Rachael Durie’s work
The portraits were all done in camera, with no digital manipulation. The materials, which Durie was first introduced to through the dreamlike photographs of Margaret Lee, are medium format black and white photographs, which are printed onto lacey paper. Durie doesn’t like to add anything to the photographs beyond the glue, finishing and collaging process, which, to her, adds a “deeper element of permanence.”
Photo: Courtesy of the artist, Tamar Rahim Fine Art
Durie started her series with a focus on herself, but she eventually started taking portraits of family members and friends. She even took a few family portraits with her infant daughter; she feels that it was the first time she’d properly taken a picture of her daughter.
What’s the story behind her new clothes?
“Right after school I tried my hand at styling. I wasn’t successful at it. I always had bad hair and no one really liked it.”
I didn’t either. Then, through a friend, Durie got in touch with model agent Kira Giorno and got a job to model for Giorno at the Pearl District boutique Cooper Green Square. “She put me in these Vera Wang pieces. She was the person who saw my look in the Instagram.”
Durie’s Instagram page is filled with images from years of both past work as a model and other photos of herself. Her Instagram page is filled with images from years of both past work as a model and other photos of herself.
Durie has this bohemian aesthetic with a futuristic spin.
How does she do it?
I think it really helps that I work with my best friend (Schroeder) on this project, which means I’m really comfortable with the whole process. You always get a sense of what you’re getting yourself into when you work with a really good friend.
How do you balance your art and your work?
In general, I don’t worry about balancing the two. My work doesn’t really take a lot of time to produce, so it’s more about always putting my best foot forward. I’m just going to do what’s necessary to get the job done. I think it’s a good thing for me to be able to go back and look at my work and say, “Maybe I could’ve done that a little better, or that lighting choice might have been better.”
That goes for my friends, too.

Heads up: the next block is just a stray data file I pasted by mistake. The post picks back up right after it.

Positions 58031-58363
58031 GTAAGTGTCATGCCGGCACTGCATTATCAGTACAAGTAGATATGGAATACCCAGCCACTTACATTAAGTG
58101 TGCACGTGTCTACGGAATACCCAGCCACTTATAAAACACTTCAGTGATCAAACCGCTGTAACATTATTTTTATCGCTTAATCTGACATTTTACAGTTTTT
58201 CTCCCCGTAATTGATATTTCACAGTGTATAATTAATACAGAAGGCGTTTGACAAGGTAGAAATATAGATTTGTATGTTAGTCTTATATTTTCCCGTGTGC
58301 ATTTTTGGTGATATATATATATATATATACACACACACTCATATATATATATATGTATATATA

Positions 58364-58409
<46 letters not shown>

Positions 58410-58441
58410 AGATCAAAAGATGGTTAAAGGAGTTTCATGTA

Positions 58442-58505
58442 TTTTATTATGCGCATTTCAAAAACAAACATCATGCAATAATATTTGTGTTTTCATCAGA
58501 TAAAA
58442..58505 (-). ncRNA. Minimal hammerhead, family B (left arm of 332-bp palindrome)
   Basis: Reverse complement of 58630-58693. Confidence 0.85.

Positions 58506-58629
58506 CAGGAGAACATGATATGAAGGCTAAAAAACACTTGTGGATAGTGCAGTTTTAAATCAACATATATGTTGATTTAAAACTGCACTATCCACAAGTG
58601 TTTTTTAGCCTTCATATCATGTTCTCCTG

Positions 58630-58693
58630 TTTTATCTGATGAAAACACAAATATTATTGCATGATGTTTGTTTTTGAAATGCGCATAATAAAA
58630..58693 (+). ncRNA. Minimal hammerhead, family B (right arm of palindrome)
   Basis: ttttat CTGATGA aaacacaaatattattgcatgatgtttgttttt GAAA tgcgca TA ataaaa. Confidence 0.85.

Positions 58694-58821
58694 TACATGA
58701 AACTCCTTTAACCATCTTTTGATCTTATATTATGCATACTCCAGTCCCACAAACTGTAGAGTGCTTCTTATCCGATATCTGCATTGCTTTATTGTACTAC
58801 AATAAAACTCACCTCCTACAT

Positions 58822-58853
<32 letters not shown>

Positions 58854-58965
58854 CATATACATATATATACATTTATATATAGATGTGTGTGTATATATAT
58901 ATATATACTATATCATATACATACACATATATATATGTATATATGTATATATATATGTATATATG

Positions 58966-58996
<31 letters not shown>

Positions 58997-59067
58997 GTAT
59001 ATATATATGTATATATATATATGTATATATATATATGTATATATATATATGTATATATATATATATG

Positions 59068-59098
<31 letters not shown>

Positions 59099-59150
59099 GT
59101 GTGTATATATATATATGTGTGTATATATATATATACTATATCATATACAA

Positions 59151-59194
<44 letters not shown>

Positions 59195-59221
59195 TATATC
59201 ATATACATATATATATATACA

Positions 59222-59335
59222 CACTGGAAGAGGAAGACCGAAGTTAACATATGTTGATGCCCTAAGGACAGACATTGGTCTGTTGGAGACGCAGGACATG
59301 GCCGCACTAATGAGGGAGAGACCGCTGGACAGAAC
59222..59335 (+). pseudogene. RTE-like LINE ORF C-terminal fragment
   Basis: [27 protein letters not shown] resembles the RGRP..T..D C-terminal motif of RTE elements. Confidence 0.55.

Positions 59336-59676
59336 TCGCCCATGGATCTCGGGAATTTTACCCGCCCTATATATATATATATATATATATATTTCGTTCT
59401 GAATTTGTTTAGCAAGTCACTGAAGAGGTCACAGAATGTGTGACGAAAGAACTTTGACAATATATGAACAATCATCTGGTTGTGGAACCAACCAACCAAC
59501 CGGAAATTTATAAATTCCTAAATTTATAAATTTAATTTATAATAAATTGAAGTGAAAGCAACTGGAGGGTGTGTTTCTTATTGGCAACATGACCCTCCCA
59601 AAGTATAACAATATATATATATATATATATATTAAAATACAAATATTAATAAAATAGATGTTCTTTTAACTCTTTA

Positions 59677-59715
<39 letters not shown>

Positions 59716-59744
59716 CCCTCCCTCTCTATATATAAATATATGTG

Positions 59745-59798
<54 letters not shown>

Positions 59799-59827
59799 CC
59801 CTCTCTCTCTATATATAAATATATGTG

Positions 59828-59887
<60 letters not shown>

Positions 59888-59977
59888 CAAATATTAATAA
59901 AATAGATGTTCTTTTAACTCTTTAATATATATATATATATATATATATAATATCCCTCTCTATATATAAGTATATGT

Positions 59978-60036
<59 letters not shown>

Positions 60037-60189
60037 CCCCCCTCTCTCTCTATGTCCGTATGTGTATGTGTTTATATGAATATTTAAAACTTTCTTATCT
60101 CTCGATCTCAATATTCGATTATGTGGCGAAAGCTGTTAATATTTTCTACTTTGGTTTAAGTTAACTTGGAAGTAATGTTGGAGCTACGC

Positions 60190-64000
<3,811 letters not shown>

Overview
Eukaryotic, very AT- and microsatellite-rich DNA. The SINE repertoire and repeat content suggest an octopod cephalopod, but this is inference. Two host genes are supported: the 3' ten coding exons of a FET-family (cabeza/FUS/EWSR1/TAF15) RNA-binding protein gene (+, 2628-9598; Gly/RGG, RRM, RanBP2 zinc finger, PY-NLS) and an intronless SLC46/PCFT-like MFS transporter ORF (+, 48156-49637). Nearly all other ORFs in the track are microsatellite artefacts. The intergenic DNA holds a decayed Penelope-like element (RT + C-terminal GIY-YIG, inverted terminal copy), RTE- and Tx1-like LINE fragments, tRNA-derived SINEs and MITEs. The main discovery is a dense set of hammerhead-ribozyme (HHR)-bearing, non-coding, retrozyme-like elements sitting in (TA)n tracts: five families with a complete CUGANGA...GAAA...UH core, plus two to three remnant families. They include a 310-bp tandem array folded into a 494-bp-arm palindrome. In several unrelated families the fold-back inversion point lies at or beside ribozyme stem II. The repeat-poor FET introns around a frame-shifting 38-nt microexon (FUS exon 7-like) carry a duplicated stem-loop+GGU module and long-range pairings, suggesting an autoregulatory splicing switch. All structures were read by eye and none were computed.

What is the future of fashion photography?
I really love fashion photography. I think it’s exciting and it’s something to be excited about. I feel like it has a momentum about it that it’s been getting back to as a contemporary art form, even if it’s not such a big part of the mainstream fashion world. I think it’s just going to keep going and going and going and going. I mean, you can always take a step back and say, ‘Oh, OK. It’s just a really pretty picture,’ but I think if you try to hold onto that or think it’s something more than it is, you can ruin it. I think you have to be your own person and do what you want, what makes you happy and not what you think other people want.
You worked with Paris Hilton on her Calvin Klein campaign.
Like most photographers, Durie’s work is focused primarily on portraiture, but in the last few years, she’s had to shift her focus a bit, partly because of her busy life and partly because of the significant amount of portraits that she’s been commissioned to do. She finds that shooting fashion photographs has been a welcome challenge.
“It’s exciting to be able to step back and bring in some more of an artistic eye,” Durie says. “I just have a lot more freedom when I’m shooting something that’s not necessarily journalistic in nature.
“I just love the diversity of people and people’s emotions and struggles, and just the vibrancy of Portland,” she says. “There are some really amazing people in Portland that I think we don’t always recognize.
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